The Optimists Alumni Drum & Bugle Corps
Toronto, Ontario, Canada
Toronto Optimists: 1966
Optimists being inspected at the 1966 Nationals
Here are some of Brian Byrne's memories of 1966.
After Playing in Grantham for five years it was time for me to move on to the Optimists for the next four years. I joined up almost as soon as nationals were over and wore “Green” for the first time in a blizzard up in Sutton doing a Christmas Parade. What a way to begin my new career!!
It was quite apparent that when I joined that there had been quite an exodus from the 65 Corps, the old “Age Out Factor”. “Not to worry” said George Wright, “we’re the Optimists”. With a crew of stalwarts like Johansson, MacKenzie, Thompson, Kaiser et al we got to work.
Our first show of the year was in St. Catharines (my home town) and I remember well the Corps condensing the field show into an arena size floor area. Unbeknownst to me was that the rumour mill had been working over time and that the “word on the street “ was that the Optimists were done!
Shortly after our rehearsal time a couple of friends from Grantham came up to me almost breathless to announced that they had never seen the Optimists look and sound so good – the rave reviews began coming in.
Brian Byrne with Optimists French Horns
Our next big moment came about a month later at the Shrine Show and now I knew I had hit the Big Time. The mood of the Corps kind of surprised me as every one seemed pretty calm and confident but what did I know?? I was just a rookie – Mike Thys’ rookie to be accurate.
I thought we did a pretty inspired show and a couple of hours later we had beaten the Chicago Royal Airs, the 1965 VFW and American Legion National Champions (hear us at the 1966 Shrine Show). Not bad for my first competition. The rest of the year was pretty much a blur except I do remember being billeted with Danny Panessa who was at the time Garfield’s Drum Major. A heck of a nice guy but the rest of the trip was a disaster as we got blown out of that Eastern Circuit big time. It was a long bus ride home.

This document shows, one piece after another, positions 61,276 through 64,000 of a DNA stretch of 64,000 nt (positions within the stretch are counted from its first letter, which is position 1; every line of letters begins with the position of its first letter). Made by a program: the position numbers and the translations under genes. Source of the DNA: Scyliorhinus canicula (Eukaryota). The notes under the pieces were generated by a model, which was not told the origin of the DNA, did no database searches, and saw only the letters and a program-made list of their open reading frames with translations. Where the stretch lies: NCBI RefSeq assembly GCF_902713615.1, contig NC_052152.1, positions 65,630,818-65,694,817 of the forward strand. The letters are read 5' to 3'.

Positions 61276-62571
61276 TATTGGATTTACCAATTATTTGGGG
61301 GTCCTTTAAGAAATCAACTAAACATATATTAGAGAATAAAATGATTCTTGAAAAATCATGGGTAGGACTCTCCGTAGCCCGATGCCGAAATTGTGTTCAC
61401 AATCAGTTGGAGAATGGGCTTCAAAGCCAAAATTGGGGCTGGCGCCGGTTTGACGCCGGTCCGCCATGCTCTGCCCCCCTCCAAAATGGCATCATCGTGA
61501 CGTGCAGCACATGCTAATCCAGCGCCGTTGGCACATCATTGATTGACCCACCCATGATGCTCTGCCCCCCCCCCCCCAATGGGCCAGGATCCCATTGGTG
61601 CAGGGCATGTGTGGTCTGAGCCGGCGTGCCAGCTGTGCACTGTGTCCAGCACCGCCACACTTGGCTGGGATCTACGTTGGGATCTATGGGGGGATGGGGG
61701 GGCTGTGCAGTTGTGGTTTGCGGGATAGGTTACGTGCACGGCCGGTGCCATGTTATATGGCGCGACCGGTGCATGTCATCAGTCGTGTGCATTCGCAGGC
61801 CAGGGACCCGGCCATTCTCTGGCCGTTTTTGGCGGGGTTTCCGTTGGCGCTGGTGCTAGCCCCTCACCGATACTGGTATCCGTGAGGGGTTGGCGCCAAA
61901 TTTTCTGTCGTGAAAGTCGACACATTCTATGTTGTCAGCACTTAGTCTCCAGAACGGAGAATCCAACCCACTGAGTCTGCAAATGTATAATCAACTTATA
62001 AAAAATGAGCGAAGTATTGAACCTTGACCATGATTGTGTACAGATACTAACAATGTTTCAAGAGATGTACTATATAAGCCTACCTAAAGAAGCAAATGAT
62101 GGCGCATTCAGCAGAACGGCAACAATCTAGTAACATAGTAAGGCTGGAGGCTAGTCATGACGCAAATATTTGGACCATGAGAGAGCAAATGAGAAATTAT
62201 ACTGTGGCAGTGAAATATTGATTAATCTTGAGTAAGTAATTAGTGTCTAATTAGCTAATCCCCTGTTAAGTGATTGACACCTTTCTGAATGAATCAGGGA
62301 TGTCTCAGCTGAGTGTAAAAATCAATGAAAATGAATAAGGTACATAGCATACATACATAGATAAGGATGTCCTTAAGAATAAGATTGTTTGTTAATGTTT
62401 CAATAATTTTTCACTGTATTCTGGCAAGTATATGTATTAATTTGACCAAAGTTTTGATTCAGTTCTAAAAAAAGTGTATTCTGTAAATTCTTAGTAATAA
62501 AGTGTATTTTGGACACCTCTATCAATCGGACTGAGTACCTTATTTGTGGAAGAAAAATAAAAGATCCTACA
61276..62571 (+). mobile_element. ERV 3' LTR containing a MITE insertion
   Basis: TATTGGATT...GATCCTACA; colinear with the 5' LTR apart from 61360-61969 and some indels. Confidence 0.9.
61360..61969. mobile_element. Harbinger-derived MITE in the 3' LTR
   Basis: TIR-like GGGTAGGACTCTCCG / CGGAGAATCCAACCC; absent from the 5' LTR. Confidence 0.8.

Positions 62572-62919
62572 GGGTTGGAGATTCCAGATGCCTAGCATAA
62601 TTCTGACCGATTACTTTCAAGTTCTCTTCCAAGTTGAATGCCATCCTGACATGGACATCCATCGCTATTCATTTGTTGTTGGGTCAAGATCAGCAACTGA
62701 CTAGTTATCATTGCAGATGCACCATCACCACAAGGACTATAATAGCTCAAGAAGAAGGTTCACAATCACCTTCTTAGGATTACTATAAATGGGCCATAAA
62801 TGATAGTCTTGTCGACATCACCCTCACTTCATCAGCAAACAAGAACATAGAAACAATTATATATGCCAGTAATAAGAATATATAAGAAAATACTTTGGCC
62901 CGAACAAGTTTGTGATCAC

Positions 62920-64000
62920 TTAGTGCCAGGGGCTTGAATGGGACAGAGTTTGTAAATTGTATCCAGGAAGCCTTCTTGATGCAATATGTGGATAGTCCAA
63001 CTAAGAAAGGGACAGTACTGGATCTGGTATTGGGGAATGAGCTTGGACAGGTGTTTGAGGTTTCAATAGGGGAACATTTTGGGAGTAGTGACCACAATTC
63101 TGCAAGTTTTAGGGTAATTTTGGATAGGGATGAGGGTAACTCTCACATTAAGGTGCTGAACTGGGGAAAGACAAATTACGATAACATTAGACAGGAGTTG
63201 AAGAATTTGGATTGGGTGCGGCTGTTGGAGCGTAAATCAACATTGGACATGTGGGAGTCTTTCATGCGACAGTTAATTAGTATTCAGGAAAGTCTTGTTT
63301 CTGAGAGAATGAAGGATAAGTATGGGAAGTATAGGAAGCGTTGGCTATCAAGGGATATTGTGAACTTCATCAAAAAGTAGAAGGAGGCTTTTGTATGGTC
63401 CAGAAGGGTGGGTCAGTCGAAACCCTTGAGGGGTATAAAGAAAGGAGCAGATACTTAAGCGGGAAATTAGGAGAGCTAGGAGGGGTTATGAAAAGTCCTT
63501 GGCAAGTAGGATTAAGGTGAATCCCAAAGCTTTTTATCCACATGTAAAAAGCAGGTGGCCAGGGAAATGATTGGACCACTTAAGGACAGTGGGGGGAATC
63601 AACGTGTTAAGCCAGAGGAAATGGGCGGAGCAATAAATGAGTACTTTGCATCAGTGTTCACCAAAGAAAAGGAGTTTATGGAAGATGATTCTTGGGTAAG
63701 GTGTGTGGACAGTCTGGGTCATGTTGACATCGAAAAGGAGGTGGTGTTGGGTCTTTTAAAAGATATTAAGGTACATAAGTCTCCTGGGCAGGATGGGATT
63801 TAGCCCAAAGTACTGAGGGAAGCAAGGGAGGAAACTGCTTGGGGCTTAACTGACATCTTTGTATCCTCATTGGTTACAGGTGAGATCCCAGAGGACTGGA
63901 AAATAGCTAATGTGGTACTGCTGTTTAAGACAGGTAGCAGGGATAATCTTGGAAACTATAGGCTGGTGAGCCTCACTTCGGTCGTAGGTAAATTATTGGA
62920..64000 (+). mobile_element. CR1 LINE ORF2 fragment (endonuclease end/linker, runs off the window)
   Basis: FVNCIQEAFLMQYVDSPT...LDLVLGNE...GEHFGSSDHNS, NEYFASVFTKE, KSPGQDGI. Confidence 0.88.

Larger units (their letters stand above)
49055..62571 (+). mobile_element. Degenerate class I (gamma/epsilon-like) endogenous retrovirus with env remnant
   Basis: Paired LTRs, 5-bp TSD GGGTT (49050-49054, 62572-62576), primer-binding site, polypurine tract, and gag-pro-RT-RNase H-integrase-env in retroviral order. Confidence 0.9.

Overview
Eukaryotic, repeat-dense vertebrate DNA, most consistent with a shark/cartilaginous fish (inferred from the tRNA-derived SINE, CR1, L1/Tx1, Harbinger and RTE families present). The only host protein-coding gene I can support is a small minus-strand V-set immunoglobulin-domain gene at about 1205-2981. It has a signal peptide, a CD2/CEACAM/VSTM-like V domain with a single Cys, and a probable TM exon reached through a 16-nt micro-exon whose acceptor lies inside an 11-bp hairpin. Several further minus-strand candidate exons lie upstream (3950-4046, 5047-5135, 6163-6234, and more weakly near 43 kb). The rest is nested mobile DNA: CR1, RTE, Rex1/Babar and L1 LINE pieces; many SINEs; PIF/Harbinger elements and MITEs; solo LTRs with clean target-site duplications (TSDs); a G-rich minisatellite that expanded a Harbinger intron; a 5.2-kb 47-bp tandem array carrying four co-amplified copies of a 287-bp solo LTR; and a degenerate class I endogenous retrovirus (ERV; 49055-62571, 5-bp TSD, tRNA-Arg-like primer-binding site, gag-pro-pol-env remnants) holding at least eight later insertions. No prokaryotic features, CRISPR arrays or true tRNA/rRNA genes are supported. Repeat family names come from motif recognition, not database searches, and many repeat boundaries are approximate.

In 1966 we had a lot more contests in the U.S. than we did in 1965. As with all things, there are positives and negatives. On the positive side we had more opportunities to compete against the better American corps. The feedback on the scoresheets from these contests gave us information to refine our show and make it better. On the "down" side these trips were hard on our bodies and made it more difficult to do a first rate show. Since most of our guys had summer jobs we often didn't leave until midnight. During the 10-12 hour drive to these contests we'd try to get some sleep on the bus. Once there, we'd practice until dinner, eat and, then, do the show. If we only had one show, we'd head home; however, if we were lucky, we'd spend Saturday night on the floor in a gym, drive to the next contest on Sunday, practice until just before the show, eat, do our show and, after retreat, we'd head home. On some trips we'd arrive home just in time to go to work on Monday.
Toronto Optimists at 1966 Shrine Contest
For a number of years we'd had a good rivalry going with St. Joe’s of Batavia. During this season we competed twice – one win for them in Batavia and one win for us in Sarnia. There were no bragging rights for either of us that season. Of course we still felt great because Optimists hadn't beaten St. Joe's since 1963! And, at the Pow Wow in Kingston, NY we did beat Garfield.
With the season behind us it was now time for Nationals. While we did some fantastic shows over the next four years I have to admit that none was finer than Montreal in '66. Many stories circulated for years over that one and anyone who hasn’t read that story in our Corps History should read it. Friends of mine in St. Joe’s who took in the show said it was all over in about 8 counts as the Corps literally did a show of a lifetime (hear us play at the 1966 Nationals). Now no more Rookie stuff for me – I had earned my championship and there were more to come in the ensuing years.
"The pre-show warm-ups for the 1966 Nationals were held in the heart of downtown Montreal. When the brass arrived to join the drum line, we were stunned with the sight before us. Opposite the drummers was a crowd mesmerized by the skills of our percussion section. Many wore tuxedos and fashionable gowns (obvious the theatre going audience). With much anticipation we joined the drummers but, to our chagrin, after a minute or so the crowd wondered off." — (Paul Thompson)
A special thanks to Barry Bell, what a pleasure to work with such a professional and a man who taught us a lot more than just about Drum Corps. To all the guys who marched in 66 – it was a hoot and an experience of a lifetime. (by Brian Byrne)
|Scores for Optimists and some of our competitors as the summer of 1966 progressed|
|De La Salle||74.40||77.15||80.47||79.05||80.05|
|Chicago Rayal Airs||76.42||6|
|St Lucy's Cadets||77.75||83.583||86.10||7|